There are seven colours in the rainbow and seven chakras. In human-computer interaction, we all know that we must chunk down our choices using Miller’s Law to not more than seven (7±2) in the correct serial order. Seven is a mystical number. In the Tarot seven is the number of change, breaking away, and all not being as it seems, like the Chariot, which leads us to the seven deadly sins and their opposite the seven Christian Virtues: pride/humility, greed/charity, lust/chastity, envy/gratitude, gluttony/temperance, wrath/patience, sloth/diligence.

My favourite metaphysical emotional contemplation is found in Colour and Healing for the New Age by Ursula Roberts who says that rose-pink is from the heart [chakra], and even if your loved ones are no longer around as the object of your love, love lives on within your heart. Ruby blood-red wisdom comes from heartbreak and sacrifice often in service to other. These jewels should be treasured because they symbolise progress along the pathways of life.

I find it comforting to think that even our worst life experiences can be transmuted into wisdom.

O Joy, that seekest me through pain,
I cannot close my heart to Thee;

O Love, that wilt not let me go, George Matheson 

Colours of Raven

As I was writing this, my eldest came in and asked what I was doing. She wasn’t surprised as I often talk about feelings: mine and everyone else’s. I want everyone to be able to articulate what is in their hearts, in order to feel better, because ultimately isn’t that the goal of anything we ever do?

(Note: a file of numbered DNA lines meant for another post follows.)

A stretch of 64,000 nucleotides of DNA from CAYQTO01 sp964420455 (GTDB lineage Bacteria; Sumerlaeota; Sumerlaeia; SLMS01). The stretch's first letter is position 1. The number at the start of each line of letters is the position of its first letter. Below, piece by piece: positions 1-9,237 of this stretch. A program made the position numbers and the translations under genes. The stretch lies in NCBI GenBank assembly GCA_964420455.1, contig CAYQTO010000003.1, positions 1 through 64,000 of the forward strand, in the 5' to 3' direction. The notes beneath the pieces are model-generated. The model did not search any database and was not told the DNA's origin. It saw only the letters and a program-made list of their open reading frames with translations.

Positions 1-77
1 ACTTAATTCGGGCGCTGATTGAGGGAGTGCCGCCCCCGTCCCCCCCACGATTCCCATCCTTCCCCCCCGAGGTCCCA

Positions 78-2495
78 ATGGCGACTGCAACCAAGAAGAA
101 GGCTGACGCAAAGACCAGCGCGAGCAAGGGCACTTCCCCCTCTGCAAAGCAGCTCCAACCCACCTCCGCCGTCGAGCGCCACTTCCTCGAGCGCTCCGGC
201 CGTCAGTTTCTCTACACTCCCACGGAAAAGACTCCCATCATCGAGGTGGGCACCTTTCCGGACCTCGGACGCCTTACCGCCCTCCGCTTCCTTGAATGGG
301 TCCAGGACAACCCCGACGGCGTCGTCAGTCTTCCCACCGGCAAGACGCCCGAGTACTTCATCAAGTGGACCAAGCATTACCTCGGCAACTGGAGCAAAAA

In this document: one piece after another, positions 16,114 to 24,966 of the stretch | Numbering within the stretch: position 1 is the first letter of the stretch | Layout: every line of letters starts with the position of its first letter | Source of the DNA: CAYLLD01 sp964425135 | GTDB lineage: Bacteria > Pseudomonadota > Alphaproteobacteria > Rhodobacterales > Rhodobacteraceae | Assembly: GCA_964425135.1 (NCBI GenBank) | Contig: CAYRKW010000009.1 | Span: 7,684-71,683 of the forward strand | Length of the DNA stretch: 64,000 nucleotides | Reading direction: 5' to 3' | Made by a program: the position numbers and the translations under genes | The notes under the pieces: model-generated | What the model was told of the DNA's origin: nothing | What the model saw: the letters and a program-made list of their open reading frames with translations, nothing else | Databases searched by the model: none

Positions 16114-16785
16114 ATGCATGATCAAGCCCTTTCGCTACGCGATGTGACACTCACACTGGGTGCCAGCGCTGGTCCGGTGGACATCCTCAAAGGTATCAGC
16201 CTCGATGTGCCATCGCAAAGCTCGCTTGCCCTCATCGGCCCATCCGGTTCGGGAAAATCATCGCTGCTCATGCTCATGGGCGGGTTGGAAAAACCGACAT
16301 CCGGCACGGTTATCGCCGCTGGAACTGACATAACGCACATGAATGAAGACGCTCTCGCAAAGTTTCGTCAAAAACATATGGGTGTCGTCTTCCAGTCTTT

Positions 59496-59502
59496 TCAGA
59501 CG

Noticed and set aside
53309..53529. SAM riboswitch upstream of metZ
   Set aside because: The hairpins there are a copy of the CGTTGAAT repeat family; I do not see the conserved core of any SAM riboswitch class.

She told me about an episode of Teen Titans Go Colors of Raven, in which a prism splits Raven into five core parts of her personality: passion, rage, happiness, laziness, timidity. So, we watched the episode and it made us laugh, and I remembered my blog of a rhumba of Ruths about the different personalities of me, which begs the question when do the feelings we have become part of our core?

This leads us back to the question of thinking or feeling and which came first?

In her book Forgiveness, Iyanla Vanzant says that our memories have an emotional charge either negative or positive which is why we still feel them, and if we keep remembering the events of our lives without neutralising the negative, then we will cause ourselves more pain.

I read somewhere that we only ruminate on what causes us pain because our mind, or our ego, or some part of us, wants to fix it and avoid it ever happening again. But, by ruminating we often become bound to that thinking and feeling state for we create new neural pathways in our brain to support that habit of thought. And, moreover after a while, we may start to believe it, because as Abraham Hicks says: A belief is a thought we just keep thinking.

So perhaps that is our answer, feeling then thinking. Our job is to not become our feelings but to honour them as a guide and treat ourselves with compassion, for:

At the core of our deepest longing is to be friends with ourselves. 

Matt Licata

And, it is only when we have compassion for ourselves that we can extend it to others.

The inverse of THE DEVIL (XV) is THE LOVERS (VI) (sign of Gemini), which symbolises earthly or heavenly love and union, and sometimes the lovers is about making a choice. Perhaps, the choice of which wolf to feed.

Feed love and on the days when you can’t help but feed fear, forgive yourself, and know that you have all the love you need rose pink, deep inside your tender ruby jewelled heart.

Rider-Waite-Smith Tarot